Perhaps it is a sign of investors’ diminishing expectations of near-term inflation. Or maybe it is an ominous sign for high-flying housing ETFs. Whatever the interpretation is, there is no getting around the fact that lumber futures are tumbling.
For much of February and early March, Chicago-traded random length lumber, which trades in contracts of 110,000 board feet, was priced in a range of $380 to slightly over $400. Since early March, speculative traders, or those that are not looking to take delivery of physical lumber, have been reducing their long exposure to the commodity while commercial hedgers have been looking to buy contracts at favorable prices, according to commitment of traders data.
In a scenario that is similar to what investors see with chemicals companies when natural gas prices fall, two often overlooked equity-based ETFs are benefiting from lumber’s slide. [Timber ETFs Rebuilding After Hurricane Sandy]
Lumber’s woes have been good news for the iShares S&P Global Timber & Forestry Index Fund (WOOD) and the Guggenheim Timber ETF (CUT) . Both ETFs finished slightly lower on Tuesday, but not before each touched new 52-week highs as lumber futures closed “limit down.”
Over the past 90 days, both funds are sporting gains in the area of 8%. That could be the result of CUT and WOOD being the best ways for many investors to establish a short position in lumber without the risks and volatility of the futures market. Additionally, timber assets have kept up and even outperformed during periods of rising inflation and since the start of the 20th century, timber has outperformed the S&P 500 and increased 15% each year since 1987 through 2011. [ETFs To Consider If You're Worried About Inflation]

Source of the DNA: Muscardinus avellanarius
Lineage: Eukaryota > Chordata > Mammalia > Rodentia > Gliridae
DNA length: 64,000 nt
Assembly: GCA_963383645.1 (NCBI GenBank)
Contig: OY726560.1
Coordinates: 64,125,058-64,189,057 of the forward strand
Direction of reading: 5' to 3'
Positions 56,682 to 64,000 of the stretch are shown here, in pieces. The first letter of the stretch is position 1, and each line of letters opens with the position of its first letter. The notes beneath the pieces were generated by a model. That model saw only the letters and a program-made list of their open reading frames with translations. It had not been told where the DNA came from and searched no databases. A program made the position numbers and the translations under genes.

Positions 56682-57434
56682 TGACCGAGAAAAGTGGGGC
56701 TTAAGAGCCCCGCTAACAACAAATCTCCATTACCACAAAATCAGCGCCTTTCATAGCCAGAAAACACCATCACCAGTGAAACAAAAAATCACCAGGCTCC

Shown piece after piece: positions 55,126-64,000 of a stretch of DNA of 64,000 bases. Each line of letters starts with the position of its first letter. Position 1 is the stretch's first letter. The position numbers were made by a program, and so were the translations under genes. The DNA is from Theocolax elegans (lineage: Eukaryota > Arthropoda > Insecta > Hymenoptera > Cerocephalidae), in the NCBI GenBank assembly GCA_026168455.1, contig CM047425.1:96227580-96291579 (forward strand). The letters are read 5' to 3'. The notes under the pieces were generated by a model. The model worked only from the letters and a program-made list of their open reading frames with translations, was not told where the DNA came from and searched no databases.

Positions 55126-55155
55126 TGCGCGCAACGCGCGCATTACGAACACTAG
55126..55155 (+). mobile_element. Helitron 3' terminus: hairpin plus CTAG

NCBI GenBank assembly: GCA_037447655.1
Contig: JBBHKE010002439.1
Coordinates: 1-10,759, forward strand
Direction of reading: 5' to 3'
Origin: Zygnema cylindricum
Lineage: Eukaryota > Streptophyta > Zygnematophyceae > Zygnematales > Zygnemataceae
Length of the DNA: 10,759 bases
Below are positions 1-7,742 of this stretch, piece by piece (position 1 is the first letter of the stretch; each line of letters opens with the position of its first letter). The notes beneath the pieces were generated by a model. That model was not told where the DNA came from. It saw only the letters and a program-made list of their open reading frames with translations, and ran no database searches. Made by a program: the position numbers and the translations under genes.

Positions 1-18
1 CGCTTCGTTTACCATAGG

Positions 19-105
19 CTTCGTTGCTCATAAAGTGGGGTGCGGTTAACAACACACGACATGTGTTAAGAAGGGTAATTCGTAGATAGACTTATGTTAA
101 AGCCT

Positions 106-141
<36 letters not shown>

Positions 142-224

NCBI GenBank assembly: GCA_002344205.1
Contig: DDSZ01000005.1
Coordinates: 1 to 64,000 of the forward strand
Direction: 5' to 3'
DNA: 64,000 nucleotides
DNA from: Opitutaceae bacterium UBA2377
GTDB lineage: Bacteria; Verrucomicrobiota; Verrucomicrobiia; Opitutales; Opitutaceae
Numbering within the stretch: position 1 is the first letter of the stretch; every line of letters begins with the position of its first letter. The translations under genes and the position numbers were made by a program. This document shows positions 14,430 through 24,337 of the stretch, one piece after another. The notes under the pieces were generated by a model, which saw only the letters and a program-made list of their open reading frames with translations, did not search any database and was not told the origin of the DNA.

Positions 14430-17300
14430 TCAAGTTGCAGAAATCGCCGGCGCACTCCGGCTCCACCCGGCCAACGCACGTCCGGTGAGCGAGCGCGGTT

While CUT and WOOD may not garner the headlines that other commodities ETFs do, and these days that might be a good thing, neither can be considered small. CUT, which is almost six years old, has over $233 million in assets under management. WOOD, which turns five next month, has $307.2 million in assets. WOOD has pulled in over $50 million in new assets this year, according to Index Universe data.
Lumber’s declining prices are clearly proving to be a boon for CUT and WOOD, but aggressive, bearish traders may want to consider another way of profiting from lumber’s tumble. Housing stocks tracked by iShares Dow Jones U.S. Home Construction Index Fund (ITB) have historically shown intimate correlations to lumber prices.
It pays to a remember some professional traders view lumber as a forward looking indicator and the last time lumber and housing prices diverged this widely, summer of 2011, housing shares subsequently sold-off.
ETF Trends editorial team contributed to this story.
Full disclosure: Tom Lydon’s clients own GLD.
The opinions and forecasts expressed herein are solely those of Tom Lydon, and may not actually come to pass. Mr. Lydon serves as an independent trustee of certain mutual funds and ETFs that are managed by Guggenheim Investments; however, any opinions or forecasts expressed herein are solely those of Mr. Lydon and not those of Guggenheim Funds, Guggenheim Investments, Guggenheim Specialized Products, LLC or any of their affiliates. Information on this site should not be used or construed as an offer to sell, a solicitation of an offer to buy, or a recommendation for any product.